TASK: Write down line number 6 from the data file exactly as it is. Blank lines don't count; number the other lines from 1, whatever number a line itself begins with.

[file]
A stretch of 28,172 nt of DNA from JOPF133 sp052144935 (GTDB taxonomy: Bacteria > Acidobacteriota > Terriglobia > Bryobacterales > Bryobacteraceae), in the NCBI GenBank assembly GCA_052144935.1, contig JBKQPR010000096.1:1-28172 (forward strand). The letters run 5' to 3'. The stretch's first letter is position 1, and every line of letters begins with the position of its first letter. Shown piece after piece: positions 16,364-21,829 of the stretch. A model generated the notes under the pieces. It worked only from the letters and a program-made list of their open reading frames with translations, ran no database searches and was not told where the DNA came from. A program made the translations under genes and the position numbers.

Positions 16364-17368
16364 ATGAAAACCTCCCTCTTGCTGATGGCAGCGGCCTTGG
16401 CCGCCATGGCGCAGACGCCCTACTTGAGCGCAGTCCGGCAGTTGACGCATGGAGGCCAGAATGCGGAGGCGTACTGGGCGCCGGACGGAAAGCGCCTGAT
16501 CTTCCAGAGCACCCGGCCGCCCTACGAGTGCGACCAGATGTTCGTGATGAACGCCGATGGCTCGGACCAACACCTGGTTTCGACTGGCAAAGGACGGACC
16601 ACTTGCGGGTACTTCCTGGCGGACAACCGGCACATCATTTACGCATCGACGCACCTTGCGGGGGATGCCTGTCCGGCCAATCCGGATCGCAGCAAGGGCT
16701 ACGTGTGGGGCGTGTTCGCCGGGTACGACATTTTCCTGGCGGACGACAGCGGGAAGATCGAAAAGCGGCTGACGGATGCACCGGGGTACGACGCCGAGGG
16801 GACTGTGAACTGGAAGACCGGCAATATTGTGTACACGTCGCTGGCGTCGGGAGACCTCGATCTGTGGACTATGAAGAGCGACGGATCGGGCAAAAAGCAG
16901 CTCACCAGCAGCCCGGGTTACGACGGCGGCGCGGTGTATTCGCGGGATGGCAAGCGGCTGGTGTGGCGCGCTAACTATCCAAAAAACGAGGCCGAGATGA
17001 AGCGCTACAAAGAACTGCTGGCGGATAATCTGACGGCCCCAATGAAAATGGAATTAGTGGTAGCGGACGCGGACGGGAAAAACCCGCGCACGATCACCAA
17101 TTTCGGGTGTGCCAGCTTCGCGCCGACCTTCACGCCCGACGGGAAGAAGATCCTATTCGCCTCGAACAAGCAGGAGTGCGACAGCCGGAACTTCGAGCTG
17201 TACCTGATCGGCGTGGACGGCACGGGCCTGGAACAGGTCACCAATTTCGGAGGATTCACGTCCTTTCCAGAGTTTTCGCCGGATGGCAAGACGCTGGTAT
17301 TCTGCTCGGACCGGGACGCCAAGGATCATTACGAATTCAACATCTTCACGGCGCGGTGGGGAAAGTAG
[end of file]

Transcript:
16601 ACTTGCGGGTACTTCCTGGCGGACAACCGGCACATCATTTACGCATCGACGCACCTTGCGGGGGATGCCTGTCCGGCCAATCCGGATCGCAGCAAGGGCT